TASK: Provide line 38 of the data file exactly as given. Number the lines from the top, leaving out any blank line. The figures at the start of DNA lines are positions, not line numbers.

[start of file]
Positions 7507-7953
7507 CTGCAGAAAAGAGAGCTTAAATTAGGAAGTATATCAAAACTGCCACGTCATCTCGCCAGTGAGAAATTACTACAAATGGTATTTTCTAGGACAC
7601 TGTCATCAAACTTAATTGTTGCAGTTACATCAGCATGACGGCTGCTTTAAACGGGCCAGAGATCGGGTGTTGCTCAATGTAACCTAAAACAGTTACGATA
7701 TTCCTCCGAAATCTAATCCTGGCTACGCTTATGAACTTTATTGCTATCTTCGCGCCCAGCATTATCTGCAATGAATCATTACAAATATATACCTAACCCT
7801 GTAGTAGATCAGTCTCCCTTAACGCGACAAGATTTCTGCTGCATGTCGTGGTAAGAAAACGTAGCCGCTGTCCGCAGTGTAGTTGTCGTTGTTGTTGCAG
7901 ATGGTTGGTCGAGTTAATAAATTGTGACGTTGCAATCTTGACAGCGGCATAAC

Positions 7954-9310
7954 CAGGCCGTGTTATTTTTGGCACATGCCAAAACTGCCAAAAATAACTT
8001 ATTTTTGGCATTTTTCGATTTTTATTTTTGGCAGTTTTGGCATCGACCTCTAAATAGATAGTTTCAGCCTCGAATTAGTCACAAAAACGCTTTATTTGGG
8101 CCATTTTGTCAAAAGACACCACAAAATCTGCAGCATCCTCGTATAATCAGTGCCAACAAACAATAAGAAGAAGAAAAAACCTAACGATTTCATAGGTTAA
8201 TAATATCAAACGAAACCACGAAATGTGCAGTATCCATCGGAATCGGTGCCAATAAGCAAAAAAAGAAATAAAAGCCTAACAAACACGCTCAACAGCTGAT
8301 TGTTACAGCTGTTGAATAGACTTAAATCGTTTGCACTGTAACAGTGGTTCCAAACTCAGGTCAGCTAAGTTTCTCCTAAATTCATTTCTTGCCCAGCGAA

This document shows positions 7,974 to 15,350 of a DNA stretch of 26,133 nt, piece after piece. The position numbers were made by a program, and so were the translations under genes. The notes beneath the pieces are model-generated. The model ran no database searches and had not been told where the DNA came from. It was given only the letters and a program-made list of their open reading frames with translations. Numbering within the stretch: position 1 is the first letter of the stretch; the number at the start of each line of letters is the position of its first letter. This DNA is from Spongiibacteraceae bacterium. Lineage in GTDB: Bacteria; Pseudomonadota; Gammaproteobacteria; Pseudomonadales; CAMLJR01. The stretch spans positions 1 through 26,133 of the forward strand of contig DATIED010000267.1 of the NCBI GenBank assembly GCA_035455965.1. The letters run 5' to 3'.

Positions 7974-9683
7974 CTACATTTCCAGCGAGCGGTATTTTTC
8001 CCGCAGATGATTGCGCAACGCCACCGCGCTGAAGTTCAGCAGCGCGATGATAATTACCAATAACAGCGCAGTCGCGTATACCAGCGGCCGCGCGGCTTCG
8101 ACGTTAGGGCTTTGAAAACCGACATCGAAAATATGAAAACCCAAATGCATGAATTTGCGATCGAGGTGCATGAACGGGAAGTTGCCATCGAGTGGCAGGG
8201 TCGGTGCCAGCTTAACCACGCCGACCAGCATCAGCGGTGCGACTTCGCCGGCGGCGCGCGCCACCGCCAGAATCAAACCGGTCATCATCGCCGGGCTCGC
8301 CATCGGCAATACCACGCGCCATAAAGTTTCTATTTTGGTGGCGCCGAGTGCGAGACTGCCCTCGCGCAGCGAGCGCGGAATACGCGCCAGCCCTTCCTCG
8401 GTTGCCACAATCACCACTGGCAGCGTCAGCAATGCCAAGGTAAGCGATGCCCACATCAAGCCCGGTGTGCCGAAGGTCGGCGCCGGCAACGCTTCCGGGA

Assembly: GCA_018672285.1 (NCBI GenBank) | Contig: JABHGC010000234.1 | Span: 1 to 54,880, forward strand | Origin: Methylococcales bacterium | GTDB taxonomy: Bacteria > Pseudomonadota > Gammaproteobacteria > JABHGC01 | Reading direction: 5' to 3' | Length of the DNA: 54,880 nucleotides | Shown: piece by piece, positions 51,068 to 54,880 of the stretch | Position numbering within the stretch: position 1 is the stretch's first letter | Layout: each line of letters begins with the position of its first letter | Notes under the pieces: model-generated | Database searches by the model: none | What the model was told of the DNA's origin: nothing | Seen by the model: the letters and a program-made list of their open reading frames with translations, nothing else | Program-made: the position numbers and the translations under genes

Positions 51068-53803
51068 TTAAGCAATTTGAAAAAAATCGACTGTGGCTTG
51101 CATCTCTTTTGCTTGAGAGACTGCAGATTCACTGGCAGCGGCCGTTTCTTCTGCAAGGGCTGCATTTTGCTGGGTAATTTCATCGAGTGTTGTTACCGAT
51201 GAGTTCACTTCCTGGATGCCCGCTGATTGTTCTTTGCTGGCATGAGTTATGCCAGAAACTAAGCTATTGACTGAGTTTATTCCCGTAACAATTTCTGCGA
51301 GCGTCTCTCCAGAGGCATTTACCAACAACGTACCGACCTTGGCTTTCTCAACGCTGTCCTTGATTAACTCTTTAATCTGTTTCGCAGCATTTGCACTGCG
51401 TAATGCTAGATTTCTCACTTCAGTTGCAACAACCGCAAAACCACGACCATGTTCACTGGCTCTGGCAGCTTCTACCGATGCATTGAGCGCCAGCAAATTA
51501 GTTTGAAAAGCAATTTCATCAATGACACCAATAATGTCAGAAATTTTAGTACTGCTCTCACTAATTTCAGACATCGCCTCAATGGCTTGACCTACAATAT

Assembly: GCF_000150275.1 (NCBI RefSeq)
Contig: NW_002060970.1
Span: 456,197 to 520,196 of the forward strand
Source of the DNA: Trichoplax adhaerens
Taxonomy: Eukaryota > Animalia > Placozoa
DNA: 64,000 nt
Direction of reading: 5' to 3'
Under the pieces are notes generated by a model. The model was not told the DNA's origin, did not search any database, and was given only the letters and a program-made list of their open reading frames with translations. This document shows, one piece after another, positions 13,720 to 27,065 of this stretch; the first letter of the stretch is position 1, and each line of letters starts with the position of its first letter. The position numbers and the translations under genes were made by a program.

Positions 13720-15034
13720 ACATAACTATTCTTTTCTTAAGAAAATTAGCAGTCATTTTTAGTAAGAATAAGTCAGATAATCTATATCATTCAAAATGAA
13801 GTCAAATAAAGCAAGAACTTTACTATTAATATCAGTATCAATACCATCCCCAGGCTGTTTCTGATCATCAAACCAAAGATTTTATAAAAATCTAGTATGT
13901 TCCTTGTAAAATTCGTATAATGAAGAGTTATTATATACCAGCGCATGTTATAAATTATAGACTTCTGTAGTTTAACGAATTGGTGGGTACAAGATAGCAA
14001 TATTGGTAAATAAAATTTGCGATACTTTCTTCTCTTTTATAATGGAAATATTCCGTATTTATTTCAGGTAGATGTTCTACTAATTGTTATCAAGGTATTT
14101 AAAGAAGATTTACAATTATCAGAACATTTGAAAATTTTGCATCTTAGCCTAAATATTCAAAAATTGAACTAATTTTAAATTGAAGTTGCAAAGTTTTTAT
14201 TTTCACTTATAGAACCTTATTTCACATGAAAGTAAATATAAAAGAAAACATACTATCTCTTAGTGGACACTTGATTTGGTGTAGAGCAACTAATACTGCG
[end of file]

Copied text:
13720 ACATAACTATTCTTTTCTTAAGAAAATTAGCAGTCATTTTTAGTAAGAATAAGTCAGATAATCTATATCATTCAAAATGAA